In a recent study published in Nature Communications, a team of researchers from Canada investigated the efficacy of booster doses of the monovalent messenger ribonucleic acid (mRNA) coronavirus disease 2019 (COVID-19) vaccine in preventing hospitalization and death during the dominance of the severe acute respiratory syndrome coronavirus 2 (SARS-CoV-2) Omicron variant.
The SARS-CoV-2 Omicron variant carries novel mutations in the spike protein region that increase its transmission and ability to escape the neutralizing antibodies elicited by COVID-19 vaccines. Various Omicron subvariants have emerged and circulated since late 2021, with BA.1 and BA.2 being predominant until June 2022 and then replaced by BA.4 and BA.5.
Amidst concerns about the waning of vaccine-induced immunity, booster doses of COVID-19 vaccines were offered to all adults in Ontario, Canada, by December 2021. This was expanded to a fourth booster dose for adults above 60 by April 2022 and to all adults by July of the same year. While bivalent mRNA vaccines that encode the spike protein of the ancestral SARS-CoV-2 strain and the Omicron variant have been introduced in Canada, the monovalent vaccines continue to be the vaccines that are administered the most.
Furthermore, while the seroprevalence of the general population in Ontario has increased during the dominance of the Omicron variant, the relative seroprevalence of the older population above the age of 60 remains low. Therefore, it is important to understand whether monovalent mRNA COVID-19 booster vaccines effectively prevent severe outcomes to plan future booster regimens and vaccine development.
About the study
The present study used a test-negative design while analyzing datasets of SARS-CoV-2 laboratory testing in Ontario, health administration, and COVID-19 vaccination and surveillance.
The study included adults above 50 with more than one SARS-CoV-2 reverse transcription polymerase chain reaction (RT-PCR) test between January and October 2022. Individuals who were immunocompromised or had received the bivalent mRNA vaccine or the non-replicating viral vector vaccines Ad26.COV2 and ChAdOx1-S were excluded from the study.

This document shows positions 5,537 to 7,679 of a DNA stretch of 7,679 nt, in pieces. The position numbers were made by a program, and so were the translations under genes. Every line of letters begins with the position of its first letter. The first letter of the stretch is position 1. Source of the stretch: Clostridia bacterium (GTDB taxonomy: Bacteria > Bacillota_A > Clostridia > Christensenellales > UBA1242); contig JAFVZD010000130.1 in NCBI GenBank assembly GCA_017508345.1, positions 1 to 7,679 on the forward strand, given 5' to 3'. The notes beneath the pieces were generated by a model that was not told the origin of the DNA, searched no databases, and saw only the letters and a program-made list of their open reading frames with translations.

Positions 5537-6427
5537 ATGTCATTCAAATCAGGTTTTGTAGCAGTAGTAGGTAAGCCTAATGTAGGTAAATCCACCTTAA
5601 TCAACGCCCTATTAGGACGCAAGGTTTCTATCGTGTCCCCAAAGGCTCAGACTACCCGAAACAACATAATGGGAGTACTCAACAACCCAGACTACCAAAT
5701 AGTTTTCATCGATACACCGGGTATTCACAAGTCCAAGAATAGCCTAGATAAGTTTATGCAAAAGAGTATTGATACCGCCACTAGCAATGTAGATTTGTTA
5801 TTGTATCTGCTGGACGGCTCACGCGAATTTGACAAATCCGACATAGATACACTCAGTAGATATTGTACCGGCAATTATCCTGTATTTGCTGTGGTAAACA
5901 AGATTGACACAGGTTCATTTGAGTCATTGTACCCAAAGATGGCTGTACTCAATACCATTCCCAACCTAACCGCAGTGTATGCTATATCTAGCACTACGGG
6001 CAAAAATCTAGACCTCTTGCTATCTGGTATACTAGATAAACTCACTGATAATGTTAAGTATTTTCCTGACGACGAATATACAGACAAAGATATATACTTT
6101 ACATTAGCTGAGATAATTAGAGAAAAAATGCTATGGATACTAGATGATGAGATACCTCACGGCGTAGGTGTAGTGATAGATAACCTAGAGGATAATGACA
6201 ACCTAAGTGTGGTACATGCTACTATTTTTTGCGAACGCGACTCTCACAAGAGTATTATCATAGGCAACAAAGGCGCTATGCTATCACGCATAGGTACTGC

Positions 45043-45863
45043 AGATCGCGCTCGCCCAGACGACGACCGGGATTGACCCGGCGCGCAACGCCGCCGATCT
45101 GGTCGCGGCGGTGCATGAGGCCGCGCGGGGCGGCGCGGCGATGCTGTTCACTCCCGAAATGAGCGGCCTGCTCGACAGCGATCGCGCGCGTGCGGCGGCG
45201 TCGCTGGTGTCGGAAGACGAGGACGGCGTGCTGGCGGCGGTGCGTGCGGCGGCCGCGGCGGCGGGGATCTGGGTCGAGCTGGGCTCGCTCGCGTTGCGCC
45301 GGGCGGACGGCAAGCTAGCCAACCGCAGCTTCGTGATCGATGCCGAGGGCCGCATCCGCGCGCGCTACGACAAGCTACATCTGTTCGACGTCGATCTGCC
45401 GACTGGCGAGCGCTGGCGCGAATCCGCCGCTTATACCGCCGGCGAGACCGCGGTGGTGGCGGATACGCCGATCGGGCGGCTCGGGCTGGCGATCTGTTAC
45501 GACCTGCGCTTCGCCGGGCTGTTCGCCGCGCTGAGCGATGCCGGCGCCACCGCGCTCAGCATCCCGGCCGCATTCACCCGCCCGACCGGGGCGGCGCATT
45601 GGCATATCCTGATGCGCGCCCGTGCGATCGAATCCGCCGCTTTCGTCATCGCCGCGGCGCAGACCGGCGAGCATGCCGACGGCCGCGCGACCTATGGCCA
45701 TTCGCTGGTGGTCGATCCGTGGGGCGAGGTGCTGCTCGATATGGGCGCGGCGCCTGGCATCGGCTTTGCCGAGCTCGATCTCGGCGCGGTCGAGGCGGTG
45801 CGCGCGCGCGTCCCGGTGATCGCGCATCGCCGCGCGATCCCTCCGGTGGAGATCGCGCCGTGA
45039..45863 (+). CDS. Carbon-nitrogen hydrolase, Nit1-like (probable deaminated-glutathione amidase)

Most positive test results by the end of January 2022 were due to Omicron infections. Any infections with the Delta variant were identified based on the spike gene target sequencing or whole genome sequencing and excluded. Furthermore, about 95% of the individuals had received the BNT162b2 or mRNA-1273 mRNA vaccines for all doses.
The investigated outcomes were hospitalization or death due to COVID-19. The controls were individuals who were symptomatic but had negative SARS-CoV-2 tests, with or without severe outcomes.
The number of monovalent mRNA COVID-19 vaccine doses received and the time elapsed since the most recent dose were used to classify the participants. For individuals who received two, three, and four doses of the vaccine, the outcomes were examined for more than 300, 240, and 120 days after vaccination, respectively.
The results indicated that the vaccine effectiveness was between 91% and 98% between one week and two months after the third dose (first booster dose), which then waned to between 76% and 87% after 240 days or more. However, a fourth booster dose restored the vaccine effectiveness levels to between 92% and 97% for two months following the fourth dose, which waned to between 86% and 89% after 120 days or more.
The findings indicated that during the dominance of the BA.4/BA.5 Omicron subvariants, the vaccine effectiveness was lower and waned faster than the vaccine effectiveness during the predominance of the BA.1 and BA.2 subvariants, especially after 120 days. The authors believe that the reduced vaccine effectiveness and rapid waning of immunity against the BA.4/BA.5 subvariants are most likely due to the greater immune evasive abilities of these subvariants.
While the study indicated that booster doses of the monovalent mRNA vaccines grant older adults strong protection against severe outcomes such as hospitalizations and death due to Omicron infections, the rate of waning of immunity beyond four months remains unclear.
Furthermore, given the lower effectiveness against the BA.4/BA.5 subvariants, the researchers believe that the effectiveness of the vaccine-induced immunity from the monovalent mRNA vaccines could be further reduced against newly emergent subvariants such as XBB and BQ.1.1. Therefore, adherence to disease mitigation measures such as improved ventilation and wearing of face masks needs to be continued along with subsequent booster doses.
Overall, the results reported that booster doses of the monovalent mRNA COVID-19 vaccines were effective in granting strong protection to older adults against severe outcomes of Omicron infections for up to four months. However, the vaccine-induced immunity was seen to wane faster against infections with the BA.4/BA.5 subvariants.
Therefore, the authors believe that along with continuing disease mitigating measures and administering booster doses, the vaccine effectiveness against newly emergent Omicron subvariants needs to be consistently monitored.